It's been a long time since I studied C++ (going on 16 years or so) and so I've been looking over some books and refreshing my memory on the code, but there's something I want to do and I don't really know where to begin with it. When I was learning the code, we didn't study any way to bring graphics into the code but the program I'd like to create now will heavily involve this. I've printed out the tutorial from this site and I've been going over it so I'm hoping to find at least some of my answers in there but I thought I would ask a few here and get some input on where to go.
First let me talk about the type of program I'm trying to design. I'm hoping that anyone reading this is familiar with Star Trek (at least to some degree). What I want to do is create a bridge console simulator program that links multiple computers together allowing each console to influence the others as they would on the shows and movies. For example, if the engineering console shuts down the warp core, the helm console can't go to warp.
The ultimate goal is to be able to use this program with a touch screen so that the person using the simulator isn't pointing and clicking with a mouse or pressing a button on a keyboard to accomplish a task but actually using a console designed to look like something out of Star Trek.
I already know that, at my current level with C++, this is going to be next to impossible but I have a lot of spare time on my hands and I will be using it to study the language, slowly building the program over time.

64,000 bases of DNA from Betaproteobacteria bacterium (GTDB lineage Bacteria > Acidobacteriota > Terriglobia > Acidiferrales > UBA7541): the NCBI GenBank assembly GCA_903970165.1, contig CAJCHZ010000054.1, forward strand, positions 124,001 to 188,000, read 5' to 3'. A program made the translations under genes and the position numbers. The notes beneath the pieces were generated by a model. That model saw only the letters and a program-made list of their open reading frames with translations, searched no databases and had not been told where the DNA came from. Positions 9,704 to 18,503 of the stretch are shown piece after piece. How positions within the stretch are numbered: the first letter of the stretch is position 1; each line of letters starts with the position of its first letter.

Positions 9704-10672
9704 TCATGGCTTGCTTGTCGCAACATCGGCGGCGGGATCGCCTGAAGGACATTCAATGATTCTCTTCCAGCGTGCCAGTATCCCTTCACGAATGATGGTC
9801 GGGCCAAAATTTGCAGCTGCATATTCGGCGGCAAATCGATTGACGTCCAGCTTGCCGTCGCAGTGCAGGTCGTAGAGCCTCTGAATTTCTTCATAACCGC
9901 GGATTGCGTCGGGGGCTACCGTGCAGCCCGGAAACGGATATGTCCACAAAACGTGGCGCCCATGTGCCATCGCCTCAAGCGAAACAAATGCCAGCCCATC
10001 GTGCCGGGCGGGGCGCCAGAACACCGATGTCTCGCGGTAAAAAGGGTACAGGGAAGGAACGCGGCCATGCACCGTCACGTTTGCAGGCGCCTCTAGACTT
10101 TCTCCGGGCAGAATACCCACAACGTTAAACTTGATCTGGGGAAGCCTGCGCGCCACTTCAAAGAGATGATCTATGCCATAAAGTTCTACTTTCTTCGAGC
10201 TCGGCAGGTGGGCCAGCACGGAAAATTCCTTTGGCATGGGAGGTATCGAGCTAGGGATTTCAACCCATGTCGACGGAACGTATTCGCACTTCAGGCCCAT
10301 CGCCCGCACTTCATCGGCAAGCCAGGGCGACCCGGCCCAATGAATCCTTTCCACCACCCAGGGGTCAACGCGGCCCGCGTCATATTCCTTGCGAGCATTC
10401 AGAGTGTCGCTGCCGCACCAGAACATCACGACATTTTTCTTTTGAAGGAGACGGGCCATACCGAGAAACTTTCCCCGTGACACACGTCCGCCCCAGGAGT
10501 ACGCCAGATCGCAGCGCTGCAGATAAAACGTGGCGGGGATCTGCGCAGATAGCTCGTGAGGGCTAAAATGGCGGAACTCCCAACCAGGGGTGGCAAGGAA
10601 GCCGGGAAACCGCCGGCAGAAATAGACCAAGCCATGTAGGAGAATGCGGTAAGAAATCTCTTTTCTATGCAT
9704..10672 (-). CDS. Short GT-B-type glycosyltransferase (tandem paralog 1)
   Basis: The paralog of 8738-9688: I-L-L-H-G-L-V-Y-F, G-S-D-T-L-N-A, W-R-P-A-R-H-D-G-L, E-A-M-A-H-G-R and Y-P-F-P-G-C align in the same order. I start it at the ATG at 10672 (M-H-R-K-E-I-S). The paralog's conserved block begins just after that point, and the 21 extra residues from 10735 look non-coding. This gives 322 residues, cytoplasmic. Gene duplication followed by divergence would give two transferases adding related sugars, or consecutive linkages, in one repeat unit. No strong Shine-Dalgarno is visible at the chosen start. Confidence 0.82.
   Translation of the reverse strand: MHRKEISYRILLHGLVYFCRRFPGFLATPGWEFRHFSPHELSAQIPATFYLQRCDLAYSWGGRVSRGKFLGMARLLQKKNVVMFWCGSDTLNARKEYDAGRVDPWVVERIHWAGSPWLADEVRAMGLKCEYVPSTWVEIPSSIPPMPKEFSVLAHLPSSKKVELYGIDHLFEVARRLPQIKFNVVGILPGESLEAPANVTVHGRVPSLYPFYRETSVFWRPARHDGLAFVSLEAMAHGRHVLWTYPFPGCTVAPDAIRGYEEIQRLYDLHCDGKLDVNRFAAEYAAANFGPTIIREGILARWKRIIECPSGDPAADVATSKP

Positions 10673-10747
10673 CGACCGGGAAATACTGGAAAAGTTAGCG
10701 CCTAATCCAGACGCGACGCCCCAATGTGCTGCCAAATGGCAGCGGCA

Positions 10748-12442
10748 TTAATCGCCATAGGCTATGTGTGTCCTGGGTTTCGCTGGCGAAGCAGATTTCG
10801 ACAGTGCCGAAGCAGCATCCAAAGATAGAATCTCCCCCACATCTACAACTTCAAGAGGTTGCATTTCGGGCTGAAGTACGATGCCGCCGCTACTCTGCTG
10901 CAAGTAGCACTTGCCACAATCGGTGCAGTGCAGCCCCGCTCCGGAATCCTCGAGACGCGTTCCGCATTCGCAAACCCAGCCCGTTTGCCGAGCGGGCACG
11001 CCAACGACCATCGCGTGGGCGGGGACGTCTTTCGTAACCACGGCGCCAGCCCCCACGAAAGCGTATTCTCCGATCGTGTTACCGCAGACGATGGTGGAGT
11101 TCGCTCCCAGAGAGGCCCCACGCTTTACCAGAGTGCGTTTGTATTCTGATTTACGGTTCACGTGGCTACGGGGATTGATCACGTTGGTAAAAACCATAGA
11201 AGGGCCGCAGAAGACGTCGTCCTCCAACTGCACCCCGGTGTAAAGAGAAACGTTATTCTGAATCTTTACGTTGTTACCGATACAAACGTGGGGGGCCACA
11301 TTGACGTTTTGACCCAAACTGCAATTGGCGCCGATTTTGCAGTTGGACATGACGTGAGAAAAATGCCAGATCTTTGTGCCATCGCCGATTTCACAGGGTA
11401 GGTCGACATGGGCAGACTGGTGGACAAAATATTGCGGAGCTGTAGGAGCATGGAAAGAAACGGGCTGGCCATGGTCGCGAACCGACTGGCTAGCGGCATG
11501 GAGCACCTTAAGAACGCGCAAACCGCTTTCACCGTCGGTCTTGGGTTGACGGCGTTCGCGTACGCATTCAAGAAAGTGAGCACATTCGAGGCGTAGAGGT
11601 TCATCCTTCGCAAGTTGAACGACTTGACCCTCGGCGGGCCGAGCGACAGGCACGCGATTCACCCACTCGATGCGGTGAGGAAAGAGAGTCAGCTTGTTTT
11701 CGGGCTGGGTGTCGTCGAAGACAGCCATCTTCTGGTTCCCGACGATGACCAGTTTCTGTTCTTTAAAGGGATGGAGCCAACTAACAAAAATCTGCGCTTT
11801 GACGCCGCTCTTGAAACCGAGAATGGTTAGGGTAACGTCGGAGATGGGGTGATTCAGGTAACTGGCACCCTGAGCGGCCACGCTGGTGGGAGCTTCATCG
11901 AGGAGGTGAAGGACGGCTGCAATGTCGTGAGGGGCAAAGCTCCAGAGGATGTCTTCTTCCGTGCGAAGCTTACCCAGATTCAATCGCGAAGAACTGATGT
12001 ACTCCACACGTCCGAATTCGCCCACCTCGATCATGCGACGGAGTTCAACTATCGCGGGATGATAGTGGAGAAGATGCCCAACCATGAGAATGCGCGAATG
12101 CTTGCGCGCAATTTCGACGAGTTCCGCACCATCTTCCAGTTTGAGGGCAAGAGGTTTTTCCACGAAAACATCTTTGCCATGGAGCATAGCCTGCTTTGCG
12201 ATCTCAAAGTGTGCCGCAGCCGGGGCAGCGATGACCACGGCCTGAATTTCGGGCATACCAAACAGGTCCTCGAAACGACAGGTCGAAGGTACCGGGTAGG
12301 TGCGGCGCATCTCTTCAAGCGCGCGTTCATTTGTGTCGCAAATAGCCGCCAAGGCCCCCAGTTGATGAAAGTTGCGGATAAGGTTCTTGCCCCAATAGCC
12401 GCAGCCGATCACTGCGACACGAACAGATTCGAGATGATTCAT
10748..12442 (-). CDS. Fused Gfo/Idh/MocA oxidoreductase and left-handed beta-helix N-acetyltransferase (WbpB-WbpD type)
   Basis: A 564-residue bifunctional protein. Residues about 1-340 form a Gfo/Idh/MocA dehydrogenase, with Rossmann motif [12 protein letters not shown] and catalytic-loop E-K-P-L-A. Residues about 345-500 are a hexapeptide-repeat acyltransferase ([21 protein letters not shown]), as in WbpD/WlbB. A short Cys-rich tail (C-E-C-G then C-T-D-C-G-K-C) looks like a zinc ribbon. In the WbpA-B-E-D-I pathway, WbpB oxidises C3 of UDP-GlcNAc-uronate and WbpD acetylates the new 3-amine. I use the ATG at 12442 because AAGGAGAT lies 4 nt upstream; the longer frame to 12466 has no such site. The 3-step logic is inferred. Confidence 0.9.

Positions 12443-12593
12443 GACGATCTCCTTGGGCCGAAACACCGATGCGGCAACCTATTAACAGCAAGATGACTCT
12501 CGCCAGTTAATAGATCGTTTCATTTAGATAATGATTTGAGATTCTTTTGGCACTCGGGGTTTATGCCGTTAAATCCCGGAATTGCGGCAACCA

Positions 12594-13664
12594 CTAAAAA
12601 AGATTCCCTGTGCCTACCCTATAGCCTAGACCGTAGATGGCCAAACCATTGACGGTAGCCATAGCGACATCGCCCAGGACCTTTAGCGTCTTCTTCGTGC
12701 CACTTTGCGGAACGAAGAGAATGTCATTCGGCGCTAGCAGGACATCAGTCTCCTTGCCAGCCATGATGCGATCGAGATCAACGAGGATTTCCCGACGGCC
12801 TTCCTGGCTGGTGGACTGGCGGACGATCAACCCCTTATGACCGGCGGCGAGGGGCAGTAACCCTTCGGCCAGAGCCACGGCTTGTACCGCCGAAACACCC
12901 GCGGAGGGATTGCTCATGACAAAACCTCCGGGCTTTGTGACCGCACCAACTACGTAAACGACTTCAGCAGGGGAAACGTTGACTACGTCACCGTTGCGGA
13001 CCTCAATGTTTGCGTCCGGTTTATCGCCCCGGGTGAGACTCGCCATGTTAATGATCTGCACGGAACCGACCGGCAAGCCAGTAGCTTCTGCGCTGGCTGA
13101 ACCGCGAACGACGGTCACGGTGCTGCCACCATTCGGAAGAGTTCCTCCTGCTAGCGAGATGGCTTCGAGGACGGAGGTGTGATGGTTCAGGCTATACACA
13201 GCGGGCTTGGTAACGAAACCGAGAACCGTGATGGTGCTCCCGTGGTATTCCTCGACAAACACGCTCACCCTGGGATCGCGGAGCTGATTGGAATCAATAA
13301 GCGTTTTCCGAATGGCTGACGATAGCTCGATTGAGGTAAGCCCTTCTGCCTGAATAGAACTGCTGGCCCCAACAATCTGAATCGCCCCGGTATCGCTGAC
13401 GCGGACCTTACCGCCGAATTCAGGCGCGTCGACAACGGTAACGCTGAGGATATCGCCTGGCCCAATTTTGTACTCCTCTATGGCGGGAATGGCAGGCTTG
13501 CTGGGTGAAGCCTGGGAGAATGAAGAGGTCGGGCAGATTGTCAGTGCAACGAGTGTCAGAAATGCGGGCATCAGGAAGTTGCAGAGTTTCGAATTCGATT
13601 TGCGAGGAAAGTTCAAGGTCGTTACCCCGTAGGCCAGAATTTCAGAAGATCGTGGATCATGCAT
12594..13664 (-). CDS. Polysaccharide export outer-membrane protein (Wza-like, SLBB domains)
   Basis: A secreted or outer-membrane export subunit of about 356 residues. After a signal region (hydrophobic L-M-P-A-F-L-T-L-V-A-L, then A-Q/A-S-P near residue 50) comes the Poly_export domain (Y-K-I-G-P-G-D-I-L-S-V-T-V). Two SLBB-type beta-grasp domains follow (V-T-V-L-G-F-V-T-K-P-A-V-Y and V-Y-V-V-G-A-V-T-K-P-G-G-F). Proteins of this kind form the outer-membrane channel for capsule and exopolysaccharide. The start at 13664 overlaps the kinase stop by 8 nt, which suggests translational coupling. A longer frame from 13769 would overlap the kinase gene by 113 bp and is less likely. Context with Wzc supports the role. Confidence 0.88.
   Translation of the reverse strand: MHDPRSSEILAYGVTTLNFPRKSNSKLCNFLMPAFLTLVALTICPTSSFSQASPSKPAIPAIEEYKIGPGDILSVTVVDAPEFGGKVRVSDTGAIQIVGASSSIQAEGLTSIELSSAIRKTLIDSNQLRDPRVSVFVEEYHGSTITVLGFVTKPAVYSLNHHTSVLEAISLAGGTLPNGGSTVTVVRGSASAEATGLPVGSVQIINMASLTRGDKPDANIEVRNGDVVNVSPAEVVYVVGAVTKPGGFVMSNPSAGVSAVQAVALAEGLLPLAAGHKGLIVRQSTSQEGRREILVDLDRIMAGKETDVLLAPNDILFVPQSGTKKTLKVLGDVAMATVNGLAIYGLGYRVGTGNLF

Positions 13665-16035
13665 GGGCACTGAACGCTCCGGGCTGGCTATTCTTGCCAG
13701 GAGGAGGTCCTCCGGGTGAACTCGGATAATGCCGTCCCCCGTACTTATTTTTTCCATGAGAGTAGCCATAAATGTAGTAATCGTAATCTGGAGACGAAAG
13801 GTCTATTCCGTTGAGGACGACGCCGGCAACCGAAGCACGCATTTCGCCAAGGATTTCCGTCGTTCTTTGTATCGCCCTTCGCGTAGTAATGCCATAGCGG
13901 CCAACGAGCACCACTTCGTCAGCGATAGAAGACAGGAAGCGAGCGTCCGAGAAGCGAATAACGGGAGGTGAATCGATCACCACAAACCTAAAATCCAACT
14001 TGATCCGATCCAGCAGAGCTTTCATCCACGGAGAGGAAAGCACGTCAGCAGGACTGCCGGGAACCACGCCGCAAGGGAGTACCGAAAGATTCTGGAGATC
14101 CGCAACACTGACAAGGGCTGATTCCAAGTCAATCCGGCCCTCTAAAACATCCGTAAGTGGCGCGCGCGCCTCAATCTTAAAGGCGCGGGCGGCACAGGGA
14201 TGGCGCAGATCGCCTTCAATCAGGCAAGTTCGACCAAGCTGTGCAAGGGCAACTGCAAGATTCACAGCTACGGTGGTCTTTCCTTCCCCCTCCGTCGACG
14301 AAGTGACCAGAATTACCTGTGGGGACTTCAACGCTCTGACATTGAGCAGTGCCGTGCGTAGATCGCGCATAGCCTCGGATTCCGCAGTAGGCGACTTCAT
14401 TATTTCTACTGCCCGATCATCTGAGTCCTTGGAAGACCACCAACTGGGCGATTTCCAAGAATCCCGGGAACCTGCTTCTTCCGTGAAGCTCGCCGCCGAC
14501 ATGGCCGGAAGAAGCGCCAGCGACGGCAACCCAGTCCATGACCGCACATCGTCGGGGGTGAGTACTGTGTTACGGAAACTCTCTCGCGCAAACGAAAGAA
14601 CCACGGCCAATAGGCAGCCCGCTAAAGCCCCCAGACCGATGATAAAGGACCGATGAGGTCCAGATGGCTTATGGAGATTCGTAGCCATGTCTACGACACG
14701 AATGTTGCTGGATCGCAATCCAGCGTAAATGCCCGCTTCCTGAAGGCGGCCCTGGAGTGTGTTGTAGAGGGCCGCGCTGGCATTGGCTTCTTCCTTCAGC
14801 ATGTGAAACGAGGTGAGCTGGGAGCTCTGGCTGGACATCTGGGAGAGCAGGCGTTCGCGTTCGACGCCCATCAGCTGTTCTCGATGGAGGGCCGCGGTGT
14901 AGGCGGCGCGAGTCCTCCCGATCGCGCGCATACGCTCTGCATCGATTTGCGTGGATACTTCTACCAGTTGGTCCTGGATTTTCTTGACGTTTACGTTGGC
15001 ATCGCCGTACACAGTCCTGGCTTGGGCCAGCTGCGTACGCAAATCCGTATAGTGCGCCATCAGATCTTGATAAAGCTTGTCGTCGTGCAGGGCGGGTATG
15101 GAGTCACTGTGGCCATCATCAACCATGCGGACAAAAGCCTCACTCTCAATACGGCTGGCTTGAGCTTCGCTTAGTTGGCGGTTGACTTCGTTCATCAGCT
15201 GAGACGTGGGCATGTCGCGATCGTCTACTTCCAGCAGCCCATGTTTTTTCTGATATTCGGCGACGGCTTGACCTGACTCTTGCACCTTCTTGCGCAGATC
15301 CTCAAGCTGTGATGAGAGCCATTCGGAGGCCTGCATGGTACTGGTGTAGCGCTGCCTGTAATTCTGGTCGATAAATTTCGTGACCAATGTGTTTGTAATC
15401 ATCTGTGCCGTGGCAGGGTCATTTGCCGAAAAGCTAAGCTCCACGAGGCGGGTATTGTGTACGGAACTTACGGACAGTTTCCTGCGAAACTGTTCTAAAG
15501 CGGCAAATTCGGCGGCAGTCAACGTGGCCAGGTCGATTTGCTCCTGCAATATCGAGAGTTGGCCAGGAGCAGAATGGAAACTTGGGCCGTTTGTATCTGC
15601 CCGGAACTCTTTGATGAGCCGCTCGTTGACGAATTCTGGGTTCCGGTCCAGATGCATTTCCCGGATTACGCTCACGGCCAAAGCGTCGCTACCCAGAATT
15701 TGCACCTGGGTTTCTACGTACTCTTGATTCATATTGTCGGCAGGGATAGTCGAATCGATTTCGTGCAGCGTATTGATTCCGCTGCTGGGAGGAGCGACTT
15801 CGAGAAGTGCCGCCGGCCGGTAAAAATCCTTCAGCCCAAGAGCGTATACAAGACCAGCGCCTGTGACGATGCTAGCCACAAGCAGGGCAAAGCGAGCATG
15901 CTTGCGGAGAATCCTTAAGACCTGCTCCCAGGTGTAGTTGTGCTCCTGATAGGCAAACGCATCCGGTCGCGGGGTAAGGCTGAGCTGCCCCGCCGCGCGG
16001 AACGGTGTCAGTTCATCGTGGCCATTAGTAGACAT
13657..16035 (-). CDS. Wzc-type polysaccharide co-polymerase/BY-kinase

What I'm looking for is help in finding resources to allow me to learn how to program this simulator. Books, websites, tutorial guides, et cetera would be greatly appreciated.
Sorry if this seemed dragged out but I wanted to make sure I included enough information.
I would start, writing the program without graphics. It sounds like that might be a major task, it probably would be for me.
You might even link your virtual computers together over a network later, so each computer, is a real computer.
You probably want to use visual c, so google "microsoft 2010 express" which should be a free download. I wouldn't use it to write the basic code, but since your going to use it or something else later you may as well start learning about it.
You might also google codeblocks.
Another thing you might do is have each "virtual computer" run itself, meaning helm would be one program, communications another. They would have to talk to each other. You could do this though files, that one writes to and the other reads from.
I would start small, figure out how you want it to work and write one little part at a time until you have a working prototype. You can google most anything that you want to learn, and while it sometimes takes a while to find exactly what you need, the resource limit is many many times what you would find in a single book.
The graphics, believe it or not, would be the simple part. You just have to teach yourself to do the graphics. It's the logic that's the trick (and the fun). This sounds like a fun project, basically like that game (the name escapes me) I've seen on Youtube which is pretty much this.
Like samueladams said, work on the logic in just a text interface at first. I'd go a step further though and have a main computer, and no user has direct access but must access it through each "system." It relays all communication and takes in commands, decides which commands have precedent and then updates accordingly. This way you don't have the chance of two systems trying to make changes simultaneously that could override each other.
Start very simple and build up in complexity. And definitely refresh yourself on c++ socket programming because once you are satisfied with the logic, you'll want to implement networking into it so that you can actually have it work multiplayer. Good luck and anytime you get stuck please be sure to throw up a post because this project interests me greatly.